When the U.S. announced tariffs on imported steel, there was a lot of speculation — and maybe even fear — about what it would mean for farm equipment prices.  There was little doubt that manufacturers’ costs were going to go up, but what we didn’t know was just how much that was going to impact the dealer and the customer.

Now that the dust has settled a bit, we’re starting to get some answers to those questions. Looking ahead to the 2019 model year, John Deere anticipates pricing to be more than just offsetting inflation, according to a Wall Street Journal report. Chairman and Chief Executive Samuel Allen said the company would cut costs and raise prices to protect profit, according the WSJ.

Other manufacturers have begun letting their dealers know what to expect. A New Holland dealer recently sent me this note from his OEM. “Many of you have asked how much is the steel surcharge going to be? Well we don’t know for sure. What we do know is that there will be a pricing increase of about 3% for model year 2019 and then on top of that there will be the steel surcharge. So If I had to guess you could be looking at a total price increase next year as high as 10%.”

Commentary in Ag Equipment Intelligence’s May Dealer Sentiments & Business Conditions Update survey suggests steel pricing has driven nearly all of the ag equipment manufacturers to raise price anywhere from 2-5%. On dealers commented, “We get a new notice of price increases on new product orders almost every other day. The rumors of looming steel surcharges are adding caution to the mix.” Another dealer commented that they’ve received mid-year price increases from 4 different manufactures all in the range of 3-5%. One respondent said the price increases, along with bad weather, interest rate increases and low commodity prices are all indicating a slowdown in sales this year.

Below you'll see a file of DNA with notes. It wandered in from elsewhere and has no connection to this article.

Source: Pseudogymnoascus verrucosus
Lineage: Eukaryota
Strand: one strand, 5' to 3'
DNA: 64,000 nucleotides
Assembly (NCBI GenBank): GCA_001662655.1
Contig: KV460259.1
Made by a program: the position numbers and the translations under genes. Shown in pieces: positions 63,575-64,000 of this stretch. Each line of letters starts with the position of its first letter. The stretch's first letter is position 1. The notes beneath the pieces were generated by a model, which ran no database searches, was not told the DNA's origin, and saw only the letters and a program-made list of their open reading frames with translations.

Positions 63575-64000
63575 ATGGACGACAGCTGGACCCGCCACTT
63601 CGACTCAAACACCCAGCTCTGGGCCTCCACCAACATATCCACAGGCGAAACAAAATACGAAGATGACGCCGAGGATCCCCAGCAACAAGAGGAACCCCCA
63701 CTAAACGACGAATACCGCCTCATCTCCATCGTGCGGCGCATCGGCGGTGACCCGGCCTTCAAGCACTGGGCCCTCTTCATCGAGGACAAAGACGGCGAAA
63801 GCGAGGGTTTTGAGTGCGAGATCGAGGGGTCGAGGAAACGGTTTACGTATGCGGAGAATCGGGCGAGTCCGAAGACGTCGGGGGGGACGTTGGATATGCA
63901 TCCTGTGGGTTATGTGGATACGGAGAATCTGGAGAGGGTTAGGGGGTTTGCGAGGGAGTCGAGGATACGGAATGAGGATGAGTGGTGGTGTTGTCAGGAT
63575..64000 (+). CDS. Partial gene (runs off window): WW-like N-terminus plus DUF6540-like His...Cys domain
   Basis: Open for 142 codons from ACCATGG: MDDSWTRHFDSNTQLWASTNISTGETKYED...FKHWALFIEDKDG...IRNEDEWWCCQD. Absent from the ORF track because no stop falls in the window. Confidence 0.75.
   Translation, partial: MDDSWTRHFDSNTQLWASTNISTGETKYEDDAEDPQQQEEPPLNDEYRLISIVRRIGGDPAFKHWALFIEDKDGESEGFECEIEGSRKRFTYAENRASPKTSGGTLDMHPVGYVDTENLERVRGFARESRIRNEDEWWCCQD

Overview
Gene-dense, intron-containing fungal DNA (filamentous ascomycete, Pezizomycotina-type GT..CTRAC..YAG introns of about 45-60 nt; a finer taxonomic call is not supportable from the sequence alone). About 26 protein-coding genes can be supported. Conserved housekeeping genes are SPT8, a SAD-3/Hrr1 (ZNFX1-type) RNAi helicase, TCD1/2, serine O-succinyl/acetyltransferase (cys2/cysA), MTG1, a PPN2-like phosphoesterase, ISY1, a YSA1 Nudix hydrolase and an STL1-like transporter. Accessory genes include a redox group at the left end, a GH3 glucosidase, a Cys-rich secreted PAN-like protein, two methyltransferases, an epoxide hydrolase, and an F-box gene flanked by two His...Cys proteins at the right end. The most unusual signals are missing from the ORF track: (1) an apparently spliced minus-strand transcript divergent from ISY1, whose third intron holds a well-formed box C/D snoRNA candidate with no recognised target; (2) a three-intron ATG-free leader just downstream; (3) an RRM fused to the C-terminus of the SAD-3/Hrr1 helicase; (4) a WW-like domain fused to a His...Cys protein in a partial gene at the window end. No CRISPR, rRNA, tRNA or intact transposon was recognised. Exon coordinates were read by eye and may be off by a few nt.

What have you been hearing from your manufacturers? When the news of the steel and aluminum tariffs first broke, we polled Farm-Equipment.com readers to get your take on how the tariffs would impact the farm machinery business. At the time, overwhelming (83.2%) readers said the benefits of the tariffs did not outweigh their concerns for what it meant for the machinery business. Now that we’re starting to see what some of the price increases will be, has your mind changed at all? As you are preparing for the rest of the year — and looking to 2019 — how are you responding to the price increases coming from your manufacturers? Manufacturers and dealers both have said farmers who have been holding off on new purchases the last few years are to the point now where equipment needs to be replaced. With farm income still expected to be down and now prices increases going into effect, how are new equipment sales going to be impacted? Will traditionally new equipment buyers turn to used?